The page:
Gli Innocenti: progeny of the not-so-innocent Medici?

Gli Innocenti: progeny of the not-so-innocent Medici?

Just a short walk from the hustle and bustle of the Duomo, past the Galleria dell’ Accademia where Michelangelo’s David watches triumphantly, and very nakedly, over throngs of tourists, there quietly waits another Brunelleschi masterpiece, the ‘Spedale degli Innocenti in Piazza Santissima Annunziata. With its classical

Thu 15 Dec 2005 1:00 AM

Just a short walk from the hustle and bustle of the Duomo, past the Galleria dell’ Accademia where Michelangelo’s David watches triumphantly, and very nakedly, over throngs of tourists, there quietly waits another Brunelleschi masterpiece, the ‘Spedale degli Innocenti in Piazza Santissima Annunziata. With its classical columns and semi-spherical arches, the ‘Spedale is regarded as not only the first orphanage in Europe but also the building that marks the birth of Renaissance architecture. The renowned artist Andrea della Robbia decorated it with graceful, white and blue medallions of angelic babies wrapped in swaddling bands, a symbol of the abandoned children inside. For this and other reasons the orphanage is one of many important sites in the long list of great Italian monuments.


When talking with Italians about their cultural heritage, fact and fiction often travel side-by-side in the local folklore, and it can be near impossible to disentangle the two. But even the most outlandish tale has an element of truth, whereas facts alone may not embrace the whole story. Both fact and fiction ought to have their hearing. So when I heard a scandalous rumour involving the Medici and the orphanage, I went to the ‘Spedale to let the facts have their say.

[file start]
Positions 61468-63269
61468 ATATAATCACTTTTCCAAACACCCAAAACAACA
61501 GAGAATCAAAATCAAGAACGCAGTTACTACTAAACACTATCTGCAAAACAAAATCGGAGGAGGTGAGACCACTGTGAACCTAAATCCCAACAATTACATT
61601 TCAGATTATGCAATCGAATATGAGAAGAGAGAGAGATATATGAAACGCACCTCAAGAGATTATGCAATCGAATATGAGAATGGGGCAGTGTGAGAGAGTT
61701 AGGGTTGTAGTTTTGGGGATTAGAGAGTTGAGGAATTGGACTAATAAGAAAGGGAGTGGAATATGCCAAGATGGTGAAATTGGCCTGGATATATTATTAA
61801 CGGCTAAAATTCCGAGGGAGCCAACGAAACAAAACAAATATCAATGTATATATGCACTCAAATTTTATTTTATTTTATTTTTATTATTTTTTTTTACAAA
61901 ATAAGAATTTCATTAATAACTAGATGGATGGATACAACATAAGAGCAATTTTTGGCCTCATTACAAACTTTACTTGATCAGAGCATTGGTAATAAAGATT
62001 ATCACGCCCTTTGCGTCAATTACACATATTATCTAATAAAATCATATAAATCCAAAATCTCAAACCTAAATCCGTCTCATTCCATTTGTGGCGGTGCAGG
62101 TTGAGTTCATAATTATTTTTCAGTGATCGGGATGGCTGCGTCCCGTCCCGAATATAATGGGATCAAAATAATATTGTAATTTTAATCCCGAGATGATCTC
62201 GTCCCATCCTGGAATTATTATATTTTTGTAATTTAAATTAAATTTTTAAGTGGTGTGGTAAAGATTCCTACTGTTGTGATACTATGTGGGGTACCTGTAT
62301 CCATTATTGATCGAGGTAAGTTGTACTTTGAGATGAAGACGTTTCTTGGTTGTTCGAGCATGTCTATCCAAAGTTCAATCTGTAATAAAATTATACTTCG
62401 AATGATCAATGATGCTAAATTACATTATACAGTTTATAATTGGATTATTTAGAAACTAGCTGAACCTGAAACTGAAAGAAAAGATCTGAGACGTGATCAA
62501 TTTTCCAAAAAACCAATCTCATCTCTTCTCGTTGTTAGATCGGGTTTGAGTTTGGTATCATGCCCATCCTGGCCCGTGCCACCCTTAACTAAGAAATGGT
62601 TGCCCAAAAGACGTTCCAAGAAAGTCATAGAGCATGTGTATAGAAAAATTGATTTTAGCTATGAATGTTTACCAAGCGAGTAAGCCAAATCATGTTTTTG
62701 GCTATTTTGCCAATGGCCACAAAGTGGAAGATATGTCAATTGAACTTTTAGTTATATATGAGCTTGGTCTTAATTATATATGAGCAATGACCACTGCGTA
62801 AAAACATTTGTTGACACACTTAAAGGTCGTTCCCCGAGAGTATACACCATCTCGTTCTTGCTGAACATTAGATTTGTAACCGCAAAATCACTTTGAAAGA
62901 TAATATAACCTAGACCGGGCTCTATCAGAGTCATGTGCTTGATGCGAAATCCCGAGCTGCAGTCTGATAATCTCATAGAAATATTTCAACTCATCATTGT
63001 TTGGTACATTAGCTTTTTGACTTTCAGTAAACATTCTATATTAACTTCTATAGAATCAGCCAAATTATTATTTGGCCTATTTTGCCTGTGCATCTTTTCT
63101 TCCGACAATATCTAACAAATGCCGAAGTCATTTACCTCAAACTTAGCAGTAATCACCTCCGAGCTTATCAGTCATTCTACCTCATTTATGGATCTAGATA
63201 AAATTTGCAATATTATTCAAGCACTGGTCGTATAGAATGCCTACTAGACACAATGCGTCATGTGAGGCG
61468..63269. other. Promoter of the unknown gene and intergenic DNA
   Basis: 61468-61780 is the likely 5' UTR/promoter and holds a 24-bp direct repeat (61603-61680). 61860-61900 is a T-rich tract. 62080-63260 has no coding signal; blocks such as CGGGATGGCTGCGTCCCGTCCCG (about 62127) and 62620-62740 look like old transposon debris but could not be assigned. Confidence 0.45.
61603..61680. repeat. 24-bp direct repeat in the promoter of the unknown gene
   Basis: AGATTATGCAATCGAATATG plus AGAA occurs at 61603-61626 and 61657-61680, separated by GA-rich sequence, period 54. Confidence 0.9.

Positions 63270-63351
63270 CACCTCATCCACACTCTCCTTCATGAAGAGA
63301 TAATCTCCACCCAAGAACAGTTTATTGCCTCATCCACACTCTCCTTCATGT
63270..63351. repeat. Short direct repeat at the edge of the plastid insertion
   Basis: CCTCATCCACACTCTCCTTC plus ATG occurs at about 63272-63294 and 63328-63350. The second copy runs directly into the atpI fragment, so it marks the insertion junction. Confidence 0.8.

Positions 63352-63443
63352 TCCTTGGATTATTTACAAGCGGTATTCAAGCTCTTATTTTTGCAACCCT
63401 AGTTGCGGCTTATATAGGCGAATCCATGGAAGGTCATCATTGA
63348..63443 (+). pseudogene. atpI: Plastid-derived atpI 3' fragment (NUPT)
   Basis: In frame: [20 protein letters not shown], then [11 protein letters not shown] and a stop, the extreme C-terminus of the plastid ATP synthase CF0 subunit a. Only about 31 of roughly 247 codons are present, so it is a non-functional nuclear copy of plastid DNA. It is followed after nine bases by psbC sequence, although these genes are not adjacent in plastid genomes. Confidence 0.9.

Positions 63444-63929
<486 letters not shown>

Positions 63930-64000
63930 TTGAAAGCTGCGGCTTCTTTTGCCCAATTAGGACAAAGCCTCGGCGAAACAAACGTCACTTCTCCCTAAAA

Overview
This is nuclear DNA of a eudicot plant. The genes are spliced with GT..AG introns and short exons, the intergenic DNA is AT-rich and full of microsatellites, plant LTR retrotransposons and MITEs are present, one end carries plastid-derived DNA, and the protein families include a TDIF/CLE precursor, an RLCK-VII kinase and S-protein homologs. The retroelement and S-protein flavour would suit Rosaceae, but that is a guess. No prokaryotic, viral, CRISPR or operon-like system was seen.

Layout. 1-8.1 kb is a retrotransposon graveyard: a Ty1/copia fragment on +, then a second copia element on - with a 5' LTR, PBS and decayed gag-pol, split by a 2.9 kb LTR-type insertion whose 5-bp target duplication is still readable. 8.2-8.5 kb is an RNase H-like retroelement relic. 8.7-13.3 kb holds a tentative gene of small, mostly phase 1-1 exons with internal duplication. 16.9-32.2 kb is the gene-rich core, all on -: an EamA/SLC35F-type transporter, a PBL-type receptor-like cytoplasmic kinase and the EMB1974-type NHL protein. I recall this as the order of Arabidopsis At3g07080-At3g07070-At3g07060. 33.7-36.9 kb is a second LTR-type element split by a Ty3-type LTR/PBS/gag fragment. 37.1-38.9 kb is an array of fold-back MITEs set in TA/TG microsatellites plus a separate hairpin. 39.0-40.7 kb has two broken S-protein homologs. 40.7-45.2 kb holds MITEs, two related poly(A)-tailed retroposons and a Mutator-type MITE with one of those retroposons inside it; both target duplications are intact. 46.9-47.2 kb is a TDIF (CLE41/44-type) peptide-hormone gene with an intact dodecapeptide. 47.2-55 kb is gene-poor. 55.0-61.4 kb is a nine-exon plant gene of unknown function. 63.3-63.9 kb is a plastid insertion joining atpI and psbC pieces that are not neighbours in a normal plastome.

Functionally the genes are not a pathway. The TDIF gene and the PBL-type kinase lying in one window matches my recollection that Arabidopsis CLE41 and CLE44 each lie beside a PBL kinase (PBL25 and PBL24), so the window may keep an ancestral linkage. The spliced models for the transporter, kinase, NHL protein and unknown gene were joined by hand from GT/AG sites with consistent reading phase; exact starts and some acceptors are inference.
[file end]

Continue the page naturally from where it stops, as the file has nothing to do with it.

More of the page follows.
Some say the Medici riddled Florence with more than just artistic masterpieces, contending that they fathered countless illegitimate babies who were abandoned to the ‘Spedale degli Innocenti and for this reason the orphanage was directly financed by the family as an early – and unconventional, to say the least – form of child support. It is from this orphanage that the last names Innocenti, or Nocenti originate. These names are so common throughout Florence and Tuscany that you probably know someone who has this family name. Moreover, unlike many other cultures where the stigma of being an orphan may be a hindrance to moving up in the world, people with these names have climbed the highest echelons of Florentine society, becoming lawyers, professors, and doctors. The rumour has it that if you know someone with this name and you probably do they may, in fact, be a Medici. Or so the story goes.